In Sync with God
“But to Jonah this seemed very wrong, and he became angry.” Jonah 4:1
Reading the verse above, you may be wondering what Jonah was angry about. Believe it or not, Jonah was upset at God’s compassion. He was accusing God of being too kind and too merciful. Why? Jonah, a prophet from Israel, was angry because God was showing grace and mercy to the people of Nineveh, who were sworn enemies of Israel.
Jonah had been sent by God to warn Nineveh of impending judgment. Jonah 3:4 tells us that he obeyed God and “began by going a day’s journey into the city, proclaiming, “Forty more days and Nineveh will be overthrown.” Jonah likely took pleasure in delivering this message and probably started counting down the days. He was hoping for their destruction, but God saw things differently. He was giving Nineveh a chance to repent.
And repent they did, both in word and in deed. So God was compassionate and withheld his judgment, which made Jonah angry. Jonah had obeyed God, but his heart was not in sync with God’s heart; his desires were not in sync with God’s desires. He wanted to see his enemies destroyed, but God wanted to save them.
God wants to save your enemies too. That’s God’s heart, “not wanting anyone to perish, but everyone to come to repentance.” (2 Peter 3:9b). This is what Jesus was getting at when he said, “Love your enemies and pray for those who persecute you.” (Matthew 5:44). He wants you to see them as he does, as human beings whom he loves. He wants you not to hate them, but to love them as he does, desiring not destruction for them, but salvation.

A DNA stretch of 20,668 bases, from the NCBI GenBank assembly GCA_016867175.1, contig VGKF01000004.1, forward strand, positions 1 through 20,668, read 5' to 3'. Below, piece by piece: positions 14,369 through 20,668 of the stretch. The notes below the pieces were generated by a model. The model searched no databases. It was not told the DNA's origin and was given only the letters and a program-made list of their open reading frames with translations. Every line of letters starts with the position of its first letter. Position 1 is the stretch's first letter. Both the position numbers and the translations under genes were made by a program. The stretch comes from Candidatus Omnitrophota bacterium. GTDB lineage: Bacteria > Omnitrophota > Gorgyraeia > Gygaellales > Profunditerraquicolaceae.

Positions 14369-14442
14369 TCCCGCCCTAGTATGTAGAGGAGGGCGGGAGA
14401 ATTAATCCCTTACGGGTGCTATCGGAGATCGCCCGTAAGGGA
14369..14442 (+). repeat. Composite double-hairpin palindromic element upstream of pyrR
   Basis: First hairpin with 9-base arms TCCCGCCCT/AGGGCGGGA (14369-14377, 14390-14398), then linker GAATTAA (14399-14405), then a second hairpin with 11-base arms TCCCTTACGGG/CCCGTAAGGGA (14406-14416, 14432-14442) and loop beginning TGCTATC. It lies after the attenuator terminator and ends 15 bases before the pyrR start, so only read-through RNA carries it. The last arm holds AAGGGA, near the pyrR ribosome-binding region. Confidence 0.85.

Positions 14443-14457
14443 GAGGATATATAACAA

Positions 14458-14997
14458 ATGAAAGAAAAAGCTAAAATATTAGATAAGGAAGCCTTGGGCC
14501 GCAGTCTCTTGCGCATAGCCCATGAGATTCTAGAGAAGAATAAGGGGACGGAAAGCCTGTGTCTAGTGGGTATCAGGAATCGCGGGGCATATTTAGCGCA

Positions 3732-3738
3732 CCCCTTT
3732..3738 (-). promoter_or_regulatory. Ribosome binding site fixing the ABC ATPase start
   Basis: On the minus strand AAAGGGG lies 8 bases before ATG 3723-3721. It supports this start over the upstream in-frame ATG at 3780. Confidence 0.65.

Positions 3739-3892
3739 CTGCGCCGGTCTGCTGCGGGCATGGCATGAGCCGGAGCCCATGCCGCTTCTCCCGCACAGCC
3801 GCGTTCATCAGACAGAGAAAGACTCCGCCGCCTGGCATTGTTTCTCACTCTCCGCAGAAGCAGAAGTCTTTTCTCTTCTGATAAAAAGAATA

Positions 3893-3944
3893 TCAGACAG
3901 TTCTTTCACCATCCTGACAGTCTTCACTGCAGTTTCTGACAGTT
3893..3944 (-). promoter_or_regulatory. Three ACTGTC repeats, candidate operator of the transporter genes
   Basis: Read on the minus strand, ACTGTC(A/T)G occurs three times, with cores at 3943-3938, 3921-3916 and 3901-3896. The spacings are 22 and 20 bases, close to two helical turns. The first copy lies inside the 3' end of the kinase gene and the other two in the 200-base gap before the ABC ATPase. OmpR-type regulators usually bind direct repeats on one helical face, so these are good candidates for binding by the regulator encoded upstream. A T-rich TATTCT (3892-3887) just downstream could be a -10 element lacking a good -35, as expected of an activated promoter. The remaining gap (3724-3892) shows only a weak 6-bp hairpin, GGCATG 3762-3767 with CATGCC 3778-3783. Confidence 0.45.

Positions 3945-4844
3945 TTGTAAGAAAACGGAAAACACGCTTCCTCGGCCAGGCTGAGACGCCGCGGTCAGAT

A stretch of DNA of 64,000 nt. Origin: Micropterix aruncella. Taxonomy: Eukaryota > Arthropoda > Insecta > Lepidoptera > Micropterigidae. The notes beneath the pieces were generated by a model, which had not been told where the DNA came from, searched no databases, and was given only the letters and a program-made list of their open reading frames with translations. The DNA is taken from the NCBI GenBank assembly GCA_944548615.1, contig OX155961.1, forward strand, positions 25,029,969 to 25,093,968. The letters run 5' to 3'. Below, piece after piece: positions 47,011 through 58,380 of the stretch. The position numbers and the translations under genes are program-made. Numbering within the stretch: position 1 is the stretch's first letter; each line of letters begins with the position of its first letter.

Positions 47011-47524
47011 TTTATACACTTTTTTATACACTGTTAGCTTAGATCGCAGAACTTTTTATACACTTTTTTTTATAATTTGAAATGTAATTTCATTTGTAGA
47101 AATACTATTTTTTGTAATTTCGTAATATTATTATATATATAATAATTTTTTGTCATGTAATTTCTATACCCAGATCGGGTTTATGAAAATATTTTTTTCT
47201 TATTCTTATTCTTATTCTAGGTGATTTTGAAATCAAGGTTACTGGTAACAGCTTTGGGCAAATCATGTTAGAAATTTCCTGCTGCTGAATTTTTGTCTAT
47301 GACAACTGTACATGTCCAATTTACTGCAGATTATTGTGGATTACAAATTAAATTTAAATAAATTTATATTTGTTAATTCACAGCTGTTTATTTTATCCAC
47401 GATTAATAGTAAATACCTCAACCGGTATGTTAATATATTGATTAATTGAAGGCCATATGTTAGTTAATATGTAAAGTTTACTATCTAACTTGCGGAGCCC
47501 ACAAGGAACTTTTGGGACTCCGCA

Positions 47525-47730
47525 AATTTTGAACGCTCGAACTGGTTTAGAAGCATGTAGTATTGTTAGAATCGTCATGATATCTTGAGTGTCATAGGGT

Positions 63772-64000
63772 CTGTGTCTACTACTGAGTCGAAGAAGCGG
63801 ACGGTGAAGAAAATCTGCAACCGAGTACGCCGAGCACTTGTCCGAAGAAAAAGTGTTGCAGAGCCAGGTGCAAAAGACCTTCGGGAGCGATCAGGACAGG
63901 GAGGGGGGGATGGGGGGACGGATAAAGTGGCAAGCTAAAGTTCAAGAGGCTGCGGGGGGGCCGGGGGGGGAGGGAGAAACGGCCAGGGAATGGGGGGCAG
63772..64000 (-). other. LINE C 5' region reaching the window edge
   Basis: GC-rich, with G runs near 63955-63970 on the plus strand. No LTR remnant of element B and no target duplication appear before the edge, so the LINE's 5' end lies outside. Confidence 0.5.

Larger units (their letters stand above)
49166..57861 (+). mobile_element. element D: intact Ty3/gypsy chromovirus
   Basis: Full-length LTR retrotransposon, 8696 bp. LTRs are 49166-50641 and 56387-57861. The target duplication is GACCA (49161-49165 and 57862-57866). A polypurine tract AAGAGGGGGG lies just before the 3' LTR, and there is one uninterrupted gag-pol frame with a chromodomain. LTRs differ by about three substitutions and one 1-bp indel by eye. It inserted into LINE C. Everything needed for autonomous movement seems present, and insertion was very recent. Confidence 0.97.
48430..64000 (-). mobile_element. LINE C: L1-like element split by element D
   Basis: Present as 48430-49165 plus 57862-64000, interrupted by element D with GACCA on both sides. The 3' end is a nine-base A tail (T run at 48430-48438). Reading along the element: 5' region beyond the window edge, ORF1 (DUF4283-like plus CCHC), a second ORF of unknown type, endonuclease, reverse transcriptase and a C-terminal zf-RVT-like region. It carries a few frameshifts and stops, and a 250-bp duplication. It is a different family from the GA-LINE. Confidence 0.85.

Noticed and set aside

You know you have fulfilled the command to love your enemies when you’re able to see them as God sees them. Then you will be in sync with God.
Having begun as a guest speaker in 2005, Dan was appointed Interim Pastor in 2008 and has been serving Maple Root Baptist ever since. As a small group leader and Chaplin for the Connecticut Tigers, Dan has a heart for the lost and the God that saves them.